The real Paul, of course, told Peter, James and John the Lord had called him to the apostleship for the express purpose of taking the gospel to the Gentiles. I don’t imagine the first meeting went all that well; maybe Paul was told that he “shouldn’t counsel the Brethren.” Maybe they said the Lord would only communicate with his chosen apostles via “proper and approved channels.” After Paul’s pronouncement, however, Peter had his infamous dream in which the Lord ordered him to eat certain “unclean” foods that violated the Mosaic dietary code. The Lord essentially said: “Peter, don’t tell me what’s clean or unclean!” Peter assented and interpreted the dream to mean the Gospel needed to go to the “unclean,” non-Jewish nations. Paul became the apostle to the Gentiles, and the Church broke free from the Jewish cultural and theological restraints.
I believe the Lord has called a new “Paul” for our time and circumstances – members of the Church collectively feeling promptings from the Spirit that all’s not well in Zion. This is not as heretical as it may appear to some. Brigham Young feared the day in which members automatically accepted their leaders’ pronouncements without seeking a personal confirmation. In retrospect, President Young probably was ruing the members’ benign acceptance of his 1852 edict that black men could no longer hold the priesthood. Certainly no one would have received a personal spiritual confirmation of that accursed decision if they had bothered to inquire. It wasn’t until 120 years later that inspired members began to question what had evolved into “the Negro Doctrine.” One such inspired member – President Spencer W. Kimball – finally decided in 1978 to use his position as prophet to ask the Lord about the practice, and new light flooded from heaven, ending the priesthood ban. I can imagine the Lord saying, “Spencer, what took you so long!”
The revelation would have come much earlier if we as a Church had been more receptive to the promptings of the Spirit, the Fourth Way. The Lord was waiting for sufficient members of the Church to want the blessings associated with obeying the Second Great Commandment: “Love thy neighbor as thyself.” He wouldn’t force us to do it, and for decades we carried the burden of an uninspired practice. It took the turmoil of the Sixties, including the Civil Rights movement and the worldwide opprobrium of the Church’s practice, to raise our collective consciousness, our collective Spirit.
I remember being asked by a well-meaning bishop, “Curt, do you think Blacks should have the priesthood?” I realize now that was a “trap” question of sorts, potentially putting me in the position of “counseling the Brethren.” My answer now would be: “My spirit is telling me, as an individual, that the priesthood ban is not of God, and I want to communicate that to my leaders. I’m praying for them to seek ‘new light’ on this matter and would consider revoking the ban a great blessing.” That’s how I would answer the questions: “Do you think gays should be allowed to marry?” or “Should women have the priesthood?” “Dear brethren, my spirit is telling me, as an individual, that we need ‘new light’ on these issues, and I pray you will earnestly go to the Lord.” As he said in the Doctrine and Covenants, “How often I would have gathered ye together, but ye would not.”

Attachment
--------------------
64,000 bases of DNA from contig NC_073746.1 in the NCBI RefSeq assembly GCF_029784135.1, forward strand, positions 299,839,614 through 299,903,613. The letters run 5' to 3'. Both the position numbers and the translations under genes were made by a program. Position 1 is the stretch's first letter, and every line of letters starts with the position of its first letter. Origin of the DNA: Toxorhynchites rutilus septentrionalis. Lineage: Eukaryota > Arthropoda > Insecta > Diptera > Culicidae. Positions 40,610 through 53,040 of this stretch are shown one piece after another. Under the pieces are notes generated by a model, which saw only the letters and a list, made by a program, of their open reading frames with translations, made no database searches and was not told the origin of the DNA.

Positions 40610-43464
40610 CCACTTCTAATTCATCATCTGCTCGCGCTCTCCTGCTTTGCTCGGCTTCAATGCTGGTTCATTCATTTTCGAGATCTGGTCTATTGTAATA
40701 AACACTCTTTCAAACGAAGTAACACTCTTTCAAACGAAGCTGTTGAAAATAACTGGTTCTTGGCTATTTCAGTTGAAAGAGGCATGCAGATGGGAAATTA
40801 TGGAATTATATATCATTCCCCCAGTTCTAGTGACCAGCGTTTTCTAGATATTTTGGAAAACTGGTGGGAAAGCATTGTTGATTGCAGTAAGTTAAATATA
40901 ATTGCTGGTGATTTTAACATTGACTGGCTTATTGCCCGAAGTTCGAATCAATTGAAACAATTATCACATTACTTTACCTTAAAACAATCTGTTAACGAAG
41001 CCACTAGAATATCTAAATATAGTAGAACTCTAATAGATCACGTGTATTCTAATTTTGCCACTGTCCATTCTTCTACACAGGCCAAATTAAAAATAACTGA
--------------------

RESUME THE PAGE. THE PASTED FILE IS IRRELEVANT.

In various informal ways, the Church has long acknowledged the Fourth Way by:
-- Asking members at each General Conference to sustain their leaders as “prophets, seers and revelators.”
-- Asking members to approve canonization of scriptures, including the Prophet Joseph’s revelations; the Pearl of Great Price; and Joseph F. Smith’s great Vision of the Dead. Perhaps that approval mechanism should be extended to The Proclamation on the Family, which many treat as canonized revelation even though it has never been formally accepted by the membership.
We could treat policies and practices that impact the worldwide Church – such as support of Proposition 8 in California – in the same way. Our leaders could make General Conference more meaningful by proposing and explaining initiatives and policies and then asking the membership to confirm their rightness through prayer. Members’ feelings could be communicated up the channel through bishops and stake presidents or, better yet, through the internet. Our leaders would still make the final decisions, of course, but with the benefit of feedback from millions of inspired members.
-- Running “pilot programs” around the Church regarding length of Church services, for example. A good example of the dangers of ignoring The Fourth Way was the misguided decision by someone in the mid-1990s to eliminate Spanish-speaking wards in California. The next Sunday, sacrament-meeting attendance declined precipitously and the policy was quickly rescinded. The faithful Spanish-speaking members – the embodiment of the Fourth Way – expressed their will with their feet.
Which brings us full circle to my opening statement: that recognition of the Fourth Way could help us extricate ourselves from the spiritual and political straitjacket imposed upon us by the current interpretation of The Proclamation on the Family.